A persuasive, valuable addition to the ongoing immigration reform debate.

Pub Date: May 1, 2012


Page Count: 249

Publisher: Kurti Publishing

Review Posted Online: Feb. 7, 2012

Kirkus Reviews Issue: March 15, 2012

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Despite this, Walkley’s beefy prose and rousing action sequences deliver a thriller to satisfy any adrenaline addict.


Walkley pits CIA agents against a maniacal Saudi prince intent on starting World War III in this debut thriller.

Delta Force operative Lee McCloud, aka Mac, finds himself in Mexico, trying to rescue two teenage girls kidnapped by a drug cartel. But things go from bad to worse when the villains don’t play by the rules. Framed for two murders he didn’t commit, Mac has two options: go to prison or go to work for a CIA black-op group run by the devious Wisebaum, who hacks into terrorists’ bank accounts and confiscates millions of dollars. However, there’s more going on than meets the eye; Saudi Prince Khalid is in possession of nuclear canisters, with which he hopes to alter world history. Khalid also dabbles in trafficking young women, and harvesting and selling human organs. When Wisebaum’s black-op team targets Khalid’s father, the action becomes even more intense. With so many interweaving subplots—kidnapped girls, Israeli undercover agents, nuclear weapons and a secret underwater hideout—it could be easy to lose track of what’s going on. But the author’s deft handling of the material ensures that doesn’t occur; subplots are introduced at the appropriate junctures and, by story’s end, all are accounted for and neatly concluded. Mac is portrayed as a rough and ready action-hero, yet his vulnerabilities will evoke empathy in readers. He finds a love interest in Tally, a hacker whose personality is just quirky enough to complement his own. All Walkley’s primary characters are fleshed out and realistic, with the exception of Wisebaum—a malicious, double-dealing, back-stabber of the worst ilk; the reader is left wondering about Wisebaum’s motivations behind such blatant treachery.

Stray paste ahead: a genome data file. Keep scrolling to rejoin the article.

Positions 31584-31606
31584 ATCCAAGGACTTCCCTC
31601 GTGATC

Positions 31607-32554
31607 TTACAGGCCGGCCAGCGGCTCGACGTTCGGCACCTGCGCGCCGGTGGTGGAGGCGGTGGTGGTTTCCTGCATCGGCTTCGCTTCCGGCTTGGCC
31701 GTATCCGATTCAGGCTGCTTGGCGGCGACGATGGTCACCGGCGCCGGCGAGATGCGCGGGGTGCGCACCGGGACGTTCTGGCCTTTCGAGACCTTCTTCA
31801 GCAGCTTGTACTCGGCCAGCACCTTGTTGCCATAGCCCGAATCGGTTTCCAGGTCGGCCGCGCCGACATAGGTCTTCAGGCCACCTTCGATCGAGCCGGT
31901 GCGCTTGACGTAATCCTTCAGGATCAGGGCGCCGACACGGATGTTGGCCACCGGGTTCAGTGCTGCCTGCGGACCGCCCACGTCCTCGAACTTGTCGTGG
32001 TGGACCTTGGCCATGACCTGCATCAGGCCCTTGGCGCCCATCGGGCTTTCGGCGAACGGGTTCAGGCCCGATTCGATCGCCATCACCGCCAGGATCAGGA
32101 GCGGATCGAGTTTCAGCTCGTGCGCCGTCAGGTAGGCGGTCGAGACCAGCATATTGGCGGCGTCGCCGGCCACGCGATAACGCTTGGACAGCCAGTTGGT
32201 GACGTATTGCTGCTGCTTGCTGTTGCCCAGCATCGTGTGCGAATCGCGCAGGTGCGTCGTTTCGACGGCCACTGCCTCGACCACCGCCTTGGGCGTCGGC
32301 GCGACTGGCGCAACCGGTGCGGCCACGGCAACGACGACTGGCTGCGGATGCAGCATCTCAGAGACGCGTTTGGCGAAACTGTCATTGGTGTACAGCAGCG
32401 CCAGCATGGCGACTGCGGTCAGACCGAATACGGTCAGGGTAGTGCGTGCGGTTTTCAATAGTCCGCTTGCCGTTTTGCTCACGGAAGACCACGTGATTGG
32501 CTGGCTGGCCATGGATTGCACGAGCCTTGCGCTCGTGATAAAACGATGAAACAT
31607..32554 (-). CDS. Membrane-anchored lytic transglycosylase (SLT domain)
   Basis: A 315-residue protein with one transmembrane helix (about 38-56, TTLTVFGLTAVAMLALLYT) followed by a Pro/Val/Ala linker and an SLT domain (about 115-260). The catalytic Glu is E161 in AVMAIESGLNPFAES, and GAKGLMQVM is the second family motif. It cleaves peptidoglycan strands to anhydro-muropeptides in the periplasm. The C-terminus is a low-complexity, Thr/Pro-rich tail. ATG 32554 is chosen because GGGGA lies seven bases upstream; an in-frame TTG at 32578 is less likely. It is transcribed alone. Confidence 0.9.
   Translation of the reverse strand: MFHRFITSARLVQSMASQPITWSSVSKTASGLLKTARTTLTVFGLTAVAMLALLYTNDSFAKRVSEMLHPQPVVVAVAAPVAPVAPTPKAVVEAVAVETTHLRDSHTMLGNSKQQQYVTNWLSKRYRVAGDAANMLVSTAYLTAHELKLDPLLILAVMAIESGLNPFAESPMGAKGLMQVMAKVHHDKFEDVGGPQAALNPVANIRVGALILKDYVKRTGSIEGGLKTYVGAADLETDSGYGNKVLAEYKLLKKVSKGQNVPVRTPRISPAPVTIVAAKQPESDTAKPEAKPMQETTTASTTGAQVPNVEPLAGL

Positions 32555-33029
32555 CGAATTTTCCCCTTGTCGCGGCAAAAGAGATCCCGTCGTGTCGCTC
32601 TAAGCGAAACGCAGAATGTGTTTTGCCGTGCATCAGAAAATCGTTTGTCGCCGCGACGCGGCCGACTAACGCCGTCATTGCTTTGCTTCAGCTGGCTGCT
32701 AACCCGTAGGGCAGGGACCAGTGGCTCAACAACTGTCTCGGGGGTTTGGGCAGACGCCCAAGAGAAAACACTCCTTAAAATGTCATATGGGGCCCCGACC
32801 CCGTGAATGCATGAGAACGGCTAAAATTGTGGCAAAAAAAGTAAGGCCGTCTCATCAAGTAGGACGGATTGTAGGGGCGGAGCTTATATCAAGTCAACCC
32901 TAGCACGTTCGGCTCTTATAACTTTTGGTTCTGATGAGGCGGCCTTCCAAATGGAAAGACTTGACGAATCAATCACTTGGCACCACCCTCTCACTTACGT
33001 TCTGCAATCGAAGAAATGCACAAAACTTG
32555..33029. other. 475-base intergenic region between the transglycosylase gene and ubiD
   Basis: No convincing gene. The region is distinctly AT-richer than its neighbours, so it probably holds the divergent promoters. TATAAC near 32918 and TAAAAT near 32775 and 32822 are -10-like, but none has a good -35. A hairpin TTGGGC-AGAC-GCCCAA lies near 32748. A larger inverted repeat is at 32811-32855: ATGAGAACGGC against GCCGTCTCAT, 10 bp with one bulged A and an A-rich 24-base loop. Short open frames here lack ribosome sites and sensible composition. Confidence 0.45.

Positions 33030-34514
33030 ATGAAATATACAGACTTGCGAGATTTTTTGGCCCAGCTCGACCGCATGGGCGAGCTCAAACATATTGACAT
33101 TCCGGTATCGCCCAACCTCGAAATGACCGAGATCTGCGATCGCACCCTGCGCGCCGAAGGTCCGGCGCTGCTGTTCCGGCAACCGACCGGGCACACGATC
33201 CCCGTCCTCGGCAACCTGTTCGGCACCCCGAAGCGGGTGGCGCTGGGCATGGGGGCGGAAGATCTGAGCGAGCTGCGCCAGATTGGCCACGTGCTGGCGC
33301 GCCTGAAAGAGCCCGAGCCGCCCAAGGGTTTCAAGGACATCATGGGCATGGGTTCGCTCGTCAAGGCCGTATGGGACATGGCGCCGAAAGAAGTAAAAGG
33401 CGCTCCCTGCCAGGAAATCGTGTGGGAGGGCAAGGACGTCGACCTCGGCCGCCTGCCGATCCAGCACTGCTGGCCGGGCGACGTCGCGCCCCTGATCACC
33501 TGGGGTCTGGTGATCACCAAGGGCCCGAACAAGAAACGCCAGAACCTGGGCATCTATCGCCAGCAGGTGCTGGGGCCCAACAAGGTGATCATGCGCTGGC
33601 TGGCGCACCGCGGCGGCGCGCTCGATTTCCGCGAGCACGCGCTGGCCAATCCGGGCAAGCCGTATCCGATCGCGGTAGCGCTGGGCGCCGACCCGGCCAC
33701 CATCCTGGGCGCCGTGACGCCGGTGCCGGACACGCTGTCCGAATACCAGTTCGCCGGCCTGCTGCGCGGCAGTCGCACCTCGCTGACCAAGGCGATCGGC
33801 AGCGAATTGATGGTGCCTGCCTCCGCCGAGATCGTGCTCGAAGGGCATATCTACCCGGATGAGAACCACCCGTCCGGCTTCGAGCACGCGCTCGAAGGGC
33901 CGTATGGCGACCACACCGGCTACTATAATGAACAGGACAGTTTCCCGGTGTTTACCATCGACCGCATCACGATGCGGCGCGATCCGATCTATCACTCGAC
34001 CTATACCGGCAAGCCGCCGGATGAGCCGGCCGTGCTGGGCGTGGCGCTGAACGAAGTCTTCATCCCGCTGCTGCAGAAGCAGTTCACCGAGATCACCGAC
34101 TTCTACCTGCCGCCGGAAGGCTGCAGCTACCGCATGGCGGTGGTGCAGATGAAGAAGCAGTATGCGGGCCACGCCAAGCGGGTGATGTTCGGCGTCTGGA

Despite this, Walkley’s beefy prose and rousing action sequences deliver a thriller to satisfy any adrenaline addict.

Pub Date: Jan. 7, 2012

ISBN: 978-0980806601

Page Count: 412

Publisher: Marq Books

Review Posted Online: March 29, 2012